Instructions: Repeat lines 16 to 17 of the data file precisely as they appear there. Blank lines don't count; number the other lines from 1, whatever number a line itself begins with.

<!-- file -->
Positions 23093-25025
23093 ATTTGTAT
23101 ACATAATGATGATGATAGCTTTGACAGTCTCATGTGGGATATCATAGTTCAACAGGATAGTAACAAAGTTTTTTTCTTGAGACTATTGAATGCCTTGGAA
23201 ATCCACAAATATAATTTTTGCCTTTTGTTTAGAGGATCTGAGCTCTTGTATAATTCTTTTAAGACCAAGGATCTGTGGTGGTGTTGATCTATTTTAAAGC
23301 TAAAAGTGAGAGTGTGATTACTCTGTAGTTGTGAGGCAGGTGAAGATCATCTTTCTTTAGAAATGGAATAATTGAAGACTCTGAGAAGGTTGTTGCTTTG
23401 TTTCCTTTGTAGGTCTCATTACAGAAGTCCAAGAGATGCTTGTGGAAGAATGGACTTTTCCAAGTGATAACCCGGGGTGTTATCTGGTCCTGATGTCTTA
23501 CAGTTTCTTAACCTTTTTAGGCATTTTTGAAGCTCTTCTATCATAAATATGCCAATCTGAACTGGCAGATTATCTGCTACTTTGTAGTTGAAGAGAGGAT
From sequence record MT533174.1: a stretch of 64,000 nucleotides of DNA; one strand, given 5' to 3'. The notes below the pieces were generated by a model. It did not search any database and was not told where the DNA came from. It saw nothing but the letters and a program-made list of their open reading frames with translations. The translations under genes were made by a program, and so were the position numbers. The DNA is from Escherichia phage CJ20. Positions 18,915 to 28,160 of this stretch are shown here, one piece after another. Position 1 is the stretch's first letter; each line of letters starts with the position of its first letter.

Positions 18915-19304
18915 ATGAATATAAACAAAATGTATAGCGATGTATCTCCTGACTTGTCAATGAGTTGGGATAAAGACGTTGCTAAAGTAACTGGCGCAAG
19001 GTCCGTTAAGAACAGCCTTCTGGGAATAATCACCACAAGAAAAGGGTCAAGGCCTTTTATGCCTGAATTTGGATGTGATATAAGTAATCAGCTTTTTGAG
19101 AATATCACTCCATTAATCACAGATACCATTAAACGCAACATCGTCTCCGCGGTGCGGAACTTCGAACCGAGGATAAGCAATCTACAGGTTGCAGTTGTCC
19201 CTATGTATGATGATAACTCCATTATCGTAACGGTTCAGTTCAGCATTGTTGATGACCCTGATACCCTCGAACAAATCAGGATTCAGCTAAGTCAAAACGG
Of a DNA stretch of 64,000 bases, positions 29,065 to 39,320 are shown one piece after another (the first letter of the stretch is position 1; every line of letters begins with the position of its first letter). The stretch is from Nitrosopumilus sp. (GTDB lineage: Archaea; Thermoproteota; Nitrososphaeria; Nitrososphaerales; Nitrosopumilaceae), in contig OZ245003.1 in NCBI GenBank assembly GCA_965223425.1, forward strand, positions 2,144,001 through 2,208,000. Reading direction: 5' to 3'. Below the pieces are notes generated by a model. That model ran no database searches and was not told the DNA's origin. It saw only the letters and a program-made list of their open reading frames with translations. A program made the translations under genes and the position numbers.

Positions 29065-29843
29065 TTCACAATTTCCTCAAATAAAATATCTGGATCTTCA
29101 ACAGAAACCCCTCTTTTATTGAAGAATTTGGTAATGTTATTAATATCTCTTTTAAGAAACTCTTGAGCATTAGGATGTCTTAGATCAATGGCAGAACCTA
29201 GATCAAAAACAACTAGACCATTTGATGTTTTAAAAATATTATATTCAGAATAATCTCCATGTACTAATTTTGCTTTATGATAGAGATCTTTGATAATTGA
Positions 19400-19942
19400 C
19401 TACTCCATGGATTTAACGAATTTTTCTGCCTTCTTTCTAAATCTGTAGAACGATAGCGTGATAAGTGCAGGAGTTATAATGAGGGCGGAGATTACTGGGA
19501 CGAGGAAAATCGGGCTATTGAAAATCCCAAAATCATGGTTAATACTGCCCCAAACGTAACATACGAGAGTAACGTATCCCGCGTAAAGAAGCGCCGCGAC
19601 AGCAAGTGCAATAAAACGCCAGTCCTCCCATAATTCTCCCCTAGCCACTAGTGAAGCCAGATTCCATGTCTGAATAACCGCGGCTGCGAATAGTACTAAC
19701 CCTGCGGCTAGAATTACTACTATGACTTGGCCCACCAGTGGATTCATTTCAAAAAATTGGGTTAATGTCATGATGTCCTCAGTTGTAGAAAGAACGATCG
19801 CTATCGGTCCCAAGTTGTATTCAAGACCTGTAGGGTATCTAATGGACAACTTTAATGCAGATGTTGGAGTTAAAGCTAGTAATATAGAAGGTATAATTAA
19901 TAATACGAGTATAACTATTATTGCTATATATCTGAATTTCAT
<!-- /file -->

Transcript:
29065 TTCACAATTTCCTCAAATAAAATATCTGGATCTTCA
29101 ACAGAAACCCCTCTTTTATTGAAGAATTTGGTAATGTTATTAATATCTCTTTTAAGAAACTCTTGAGCATTAGGATGTCTTAGATCAATGGCAGAACCTA